Microsoft gets all techy with Windows 10's Spartan browser, details a number of new features and changes

Joseph Finney

Spartan's features will roll out to Windows Insiders over a few weeks

Microsoft has been receiving flak regarding Internet Explorer for years and they have decided to do something about it. Project Spartan is Microsoft’s response to the modern web which is becoming more and more a part of individuals daily lives. Keeping up with web standards while maintaining compatibility is not an easy task, but Microsoft think they have a solution which will please most users.

Spartan will use the same markup as other modern browsers and will break away from using the legacy versioned document mode. Websites which have been built specifically to support the old IE model will trigger Spartan to fallback and use the legacy method for rendering the page. However more complicated legacy code like custom ActiveX controls will need IE to run, and Microsoft plans to include IE with Windows 10 to ensure backwards compatibility.

Spartan will use a new engine, but fallback to the old

The January Technical Preview builds will not see Spartan, but you will be able to test out some of the new features which Spartan will introduce. The some of the new rendering engine is currently built into IE11 and can be enabled by navigating to about:flags and set “Enable Experimental Web Platform Features” to Enabled. With Spartan Microsoft plans to bring a whole host of modern web technologies such as:

  • HTTP Strict Transport Security (HSTS)—an HTTP header to inform the browser to always request a given domain over SSL, reducing MITM attack surface area.
  • HTTP Live Streaming (HLS) and Dynamic Adaptive Streaming over HTTP (DASH) –expands our plugin-free adaptive video streaming to support the popular HLS and DASH protocols.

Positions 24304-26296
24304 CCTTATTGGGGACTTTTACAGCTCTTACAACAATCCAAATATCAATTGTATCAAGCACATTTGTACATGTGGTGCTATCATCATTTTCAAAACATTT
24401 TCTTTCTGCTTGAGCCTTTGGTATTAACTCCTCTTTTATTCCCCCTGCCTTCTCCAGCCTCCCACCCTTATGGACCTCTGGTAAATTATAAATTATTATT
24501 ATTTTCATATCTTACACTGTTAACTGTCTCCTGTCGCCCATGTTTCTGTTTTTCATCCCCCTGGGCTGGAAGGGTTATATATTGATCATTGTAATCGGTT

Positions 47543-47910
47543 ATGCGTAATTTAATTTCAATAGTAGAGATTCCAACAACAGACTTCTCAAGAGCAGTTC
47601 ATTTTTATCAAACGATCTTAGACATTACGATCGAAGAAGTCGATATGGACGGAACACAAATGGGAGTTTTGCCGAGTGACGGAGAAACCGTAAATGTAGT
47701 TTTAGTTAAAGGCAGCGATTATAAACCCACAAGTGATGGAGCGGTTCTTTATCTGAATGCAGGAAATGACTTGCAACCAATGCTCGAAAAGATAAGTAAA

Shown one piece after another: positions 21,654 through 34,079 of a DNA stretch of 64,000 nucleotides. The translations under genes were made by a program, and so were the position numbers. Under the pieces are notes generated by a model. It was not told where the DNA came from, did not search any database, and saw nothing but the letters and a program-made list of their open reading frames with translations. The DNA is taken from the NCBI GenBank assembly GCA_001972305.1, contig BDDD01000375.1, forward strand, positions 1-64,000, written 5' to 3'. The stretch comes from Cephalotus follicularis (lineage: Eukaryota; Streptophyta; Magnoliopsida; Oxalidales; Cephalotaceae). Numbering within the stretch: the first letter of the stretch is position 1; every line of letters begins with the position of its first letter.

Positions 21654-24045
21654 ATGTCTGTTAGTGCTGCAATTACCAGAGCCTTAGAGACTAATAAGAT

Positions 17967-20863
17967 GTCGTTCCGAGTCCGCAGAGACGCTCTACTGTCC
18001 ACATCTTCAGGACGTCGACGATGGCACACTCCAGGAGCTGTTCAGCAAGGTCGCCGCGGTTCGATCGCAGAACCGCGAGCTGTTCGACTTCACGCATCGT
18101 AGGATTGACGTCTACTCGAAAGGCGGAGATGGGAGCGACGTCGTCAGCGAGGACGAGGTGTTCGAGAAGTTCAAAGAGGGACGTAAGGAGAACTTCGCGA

• Video Tracks — adds the ability to get information about multiple video tracks, and switch between them using the VideoTrack.selected attributes.
  • DOM L3 XPath – initial support for accessing the DOM tree using the XPath syntax. Expanded support will come in a future release.

Companies who target the web to access their customers will be able to use modern technologies to deliver their services and expect Spartan to keep up. Windows users can also expect a great experience while using Spartan because of the new web technologies which are being implemented. Since Microsoft has separated the old legacy rendering from the new modern way, Spartan should be fast and accurate on the websites which consumers use every day.

Developers also should expect to see new features coming to Spartan in the F12 tools. These tools give developers a look into how the browser is rendering their page and how their code is performing. Finding bugs and making code faster is good for users, servers, and developers. Here is a list of the new features Microsoft is delivering to developers:

New tools for developers in Spartan

New and Improved Network Tool—capture and debug network traffic with new UX and capabilities, such as auto-start, a content type filter, and error highlighting.

  • HTML & CSS Pretty Printing—just as you’ve been able to nicely reformat minified JavaScript in the debugger, you’ll now be able to do this for HTML and CSS.
  • Async Callstacks for Events and Timers—quickly view the “async callstack” to connect the dots between event dispatch and the original addEventListener call or between setting a timer and the timer being fired.
  • Sourcemaps for Styles and in the Memory Profiler—jump to your original sources, such as TypeScript or SASS, directly from the Styles pane or Memory Profiler tools.
  • Find Reference and Go To Definition—jump directly to a function call’s definition or find the references to a given variable.

Everyday users may not be interested in these new dev tools, but IE has always gotten lots of criticism from developers, hopefully Spartan can turn that around.